Gary Whitta's Gundog follows Dakota (why couldn't it have been Yoshimi?!) as she escapes a work prison run by the Mek, a hostile alien race of robots. She follows a cryptic map once tattooed on her brother's now missing arm and also tattooed on the arm of a drifter named Falk that shows up in the prison camp. The robotic Mek don't really have any reason to keep the humans around other than perhaps as some kind of trophy. Whitta doesn't give us much to go on about the Mek, other than that they are cruel, advanced, and in the habit of taking over planets. They are easy to loathe and, really, they are cannon fodder. 

Dakota's mother, Rosie, was a Gundog gunner, and a fairly good one, we're told, making her last stand at the Battle of Bismarck and dying with her 'dog. The Gundog is a nod, nearly in name as well, to Gundam Wing. Similar to the wings, the Gundog is a mech piloted by humans with lots of guns (but no dogs). 

Dakota follows the map and finds an AI facsimile of Rosie who has created a bigger, badder Gundog. Dakota, along with a diffident engineering genius named Runyon with an eidetic memory train to run the 'dog and then set out on a big 'ole vengeance tour. Dakota is hell bent on not shooting 'til she sees the whites of the Mek's eyes, which gets her and Runyon in a lot of trouble, as the Mek are tough and like to call in their position to legions of other Mek.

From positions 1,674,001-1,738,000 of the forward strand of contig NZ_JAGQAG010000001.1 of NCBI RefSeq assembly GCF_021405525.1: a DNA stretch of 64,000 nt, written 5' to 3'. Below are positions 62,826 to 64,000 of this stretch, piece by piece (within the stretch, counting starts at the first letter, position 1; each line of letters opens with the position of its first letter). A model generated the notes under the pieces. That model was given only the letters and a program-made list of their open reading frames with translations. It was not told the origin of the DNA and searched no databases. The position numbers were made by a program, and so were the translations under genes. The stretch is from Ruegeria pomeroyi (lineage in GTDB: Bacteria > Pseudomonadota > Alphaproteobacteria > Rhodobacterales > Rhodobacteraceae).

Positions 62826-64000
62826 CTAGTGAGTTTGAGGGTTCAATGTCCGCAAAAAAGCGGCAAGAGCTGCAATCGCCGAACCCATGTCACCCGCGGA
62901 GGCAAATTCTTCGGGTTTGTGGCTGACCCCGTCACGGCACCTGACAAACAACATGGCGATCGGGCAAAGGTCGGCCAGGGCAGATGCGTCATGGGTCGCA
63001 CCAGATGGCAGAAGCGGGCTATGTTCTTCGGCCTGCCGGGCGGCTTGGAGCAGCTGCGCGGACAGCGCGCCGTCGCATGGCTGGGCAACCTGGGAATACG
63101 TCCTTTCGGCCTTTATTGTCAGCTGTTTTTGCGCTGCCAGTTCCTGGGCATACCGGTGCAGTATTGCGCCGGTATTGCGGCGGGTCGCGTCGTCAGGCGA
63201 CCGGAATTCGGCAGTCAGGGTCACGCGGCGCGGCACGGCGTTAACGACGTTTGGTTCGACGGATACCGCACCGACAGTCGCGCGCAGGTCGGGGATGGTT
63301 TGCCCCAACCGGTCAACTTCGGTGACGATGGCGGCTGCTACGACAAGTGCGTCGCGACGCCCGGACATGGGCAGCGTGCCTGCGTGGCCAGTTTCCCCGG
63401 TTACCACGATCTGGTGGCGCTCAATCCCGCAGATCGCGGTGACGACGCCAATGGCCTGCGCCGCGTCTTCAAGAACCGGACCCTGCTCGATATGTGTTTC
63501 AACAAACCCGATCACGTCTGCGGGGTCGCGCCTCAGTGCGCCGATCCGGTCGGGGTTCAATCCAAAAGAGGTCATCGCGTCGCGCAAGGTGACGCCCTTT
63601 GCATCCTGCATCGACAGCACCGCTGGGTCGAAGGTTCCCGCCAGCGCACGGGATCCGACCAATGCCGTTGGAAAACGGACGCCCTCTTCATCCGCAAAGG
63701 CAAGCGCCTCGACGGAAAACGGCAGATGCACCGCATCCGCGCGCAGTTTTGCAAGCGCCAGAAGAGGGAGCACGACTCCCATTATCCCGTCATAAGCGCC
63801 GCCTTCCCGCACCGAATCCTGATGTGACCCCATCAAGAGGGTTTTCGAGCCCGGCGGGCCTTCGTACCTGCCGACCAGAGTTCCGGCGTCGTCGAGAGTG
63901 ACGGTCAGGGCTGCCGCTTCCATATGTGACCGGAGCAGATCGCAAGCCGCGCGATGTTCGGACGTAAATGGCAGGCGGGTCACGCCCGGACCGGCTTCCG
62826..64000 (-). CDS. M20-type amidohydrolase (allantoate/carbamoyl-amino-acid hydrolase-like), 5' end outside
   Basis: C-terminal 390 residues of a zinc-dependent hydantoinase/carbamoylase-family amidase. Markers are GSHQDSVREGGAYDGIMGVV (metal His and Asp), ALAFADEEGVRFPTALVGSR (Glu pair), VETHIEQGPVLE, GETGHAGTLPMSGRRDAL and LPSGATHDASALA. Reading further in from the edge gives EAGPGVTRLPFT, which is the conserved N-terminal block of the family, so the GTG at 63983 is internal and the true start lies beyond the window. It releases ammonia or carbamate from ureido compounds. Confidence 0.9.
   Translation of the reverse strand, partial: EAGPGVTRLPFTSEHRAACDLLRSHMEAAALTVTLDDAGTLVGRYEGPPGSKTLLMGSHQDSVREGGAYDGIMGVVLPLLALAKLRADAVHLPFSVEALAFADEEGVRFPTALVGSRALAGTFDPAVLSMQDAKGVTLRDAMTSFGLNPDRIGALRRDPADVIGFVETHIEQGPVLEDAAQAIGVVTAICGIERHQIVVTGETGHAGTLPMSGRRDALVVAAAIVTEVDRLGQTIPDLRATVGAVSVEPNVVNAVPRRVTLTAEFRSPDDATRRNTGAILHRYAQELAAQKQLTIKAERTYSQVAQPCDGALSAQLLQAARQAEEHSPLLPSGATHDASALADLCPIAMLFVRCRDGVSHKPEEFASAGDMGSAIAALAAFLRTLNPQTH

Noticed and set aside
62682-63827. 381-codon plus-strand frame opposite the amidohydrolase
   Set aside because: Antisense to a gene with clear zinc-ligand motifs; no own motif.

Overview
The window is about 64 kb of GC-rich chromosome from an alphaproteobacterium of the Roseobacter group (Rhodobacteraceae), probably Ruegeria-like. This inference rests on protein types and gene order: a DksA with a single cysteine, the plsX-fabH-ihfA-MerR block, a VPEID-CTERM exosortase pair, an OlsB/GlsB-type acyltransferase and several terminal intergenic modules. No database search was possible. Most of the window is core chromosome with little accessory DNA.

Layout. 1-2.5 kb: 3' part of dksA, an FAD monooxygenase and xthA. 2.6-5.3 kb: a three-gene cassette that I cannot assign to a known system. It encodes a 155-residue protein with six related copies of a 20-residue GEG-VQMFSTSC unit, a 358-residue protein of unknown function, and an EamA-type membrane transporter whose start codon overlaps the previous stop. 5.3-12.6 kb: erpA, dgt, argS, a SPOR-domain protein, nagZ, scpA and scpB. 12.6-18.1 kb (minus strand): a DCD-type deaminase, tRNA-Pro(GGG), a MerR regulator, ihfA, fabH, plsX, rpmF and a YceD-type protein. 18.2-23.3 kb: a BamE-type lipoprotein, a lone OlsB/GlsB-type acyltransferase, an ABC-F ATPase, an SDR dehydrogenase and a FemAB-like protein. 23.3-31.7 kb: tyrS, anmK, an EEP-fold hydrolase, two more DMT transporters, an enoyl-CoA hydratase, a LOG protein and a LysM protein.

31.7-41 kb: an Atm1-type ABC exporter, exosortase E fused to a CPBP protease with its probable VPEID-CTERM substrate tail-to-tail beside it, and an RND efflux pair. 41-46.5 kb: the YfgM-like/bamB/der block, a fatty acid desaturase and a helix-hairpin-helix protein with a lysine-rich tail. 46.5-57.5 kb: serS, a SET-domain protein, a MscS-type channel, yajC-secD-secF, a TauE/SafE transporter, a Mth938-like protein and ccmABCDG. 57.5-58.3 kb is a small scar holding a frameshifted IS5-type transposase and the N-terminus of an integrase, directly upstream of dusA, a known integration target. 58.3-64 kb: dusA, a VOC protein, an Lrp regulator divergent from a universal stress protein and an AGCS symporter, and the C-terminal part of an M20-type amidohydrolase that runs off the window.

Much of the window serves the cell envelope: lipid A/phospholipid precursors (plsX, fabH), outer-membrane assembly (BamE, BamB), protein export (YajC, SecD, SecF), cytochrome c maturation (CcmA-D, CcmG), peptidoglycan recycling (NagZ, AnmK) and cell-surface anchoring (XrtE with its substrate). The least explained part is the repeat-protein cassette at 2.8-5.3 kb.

Artificial Intelligence: Ubiquitous Entertainment or the Doom to Come?

Ryan Hyatt’s Enhanced: A Hollywood Murder Mystery is a preview of our future relationship with our phones and, by extension, all of society. The tele- of telephone—meaning distant—has something of a dark promise to it. Yes, we initially used telephones to talk to those distant from us, but these devices are now putting distance between ourselves and the people closest to us. The world that Ryan presents in Enhanced walks the line between creating a dangerous distance and breaking down the distance between us and the world beyond. The hope, of course, is that technology would make everything better. And, yeah, sometimes it does. Hyatt prophesies a world where personality constructs befriend the users that carry them around on their phones, providing everything from the Alexa-like help we’ve come to expect from our phones to more nuanced conversations and finally as important figures that we will come to rely on for our social existence.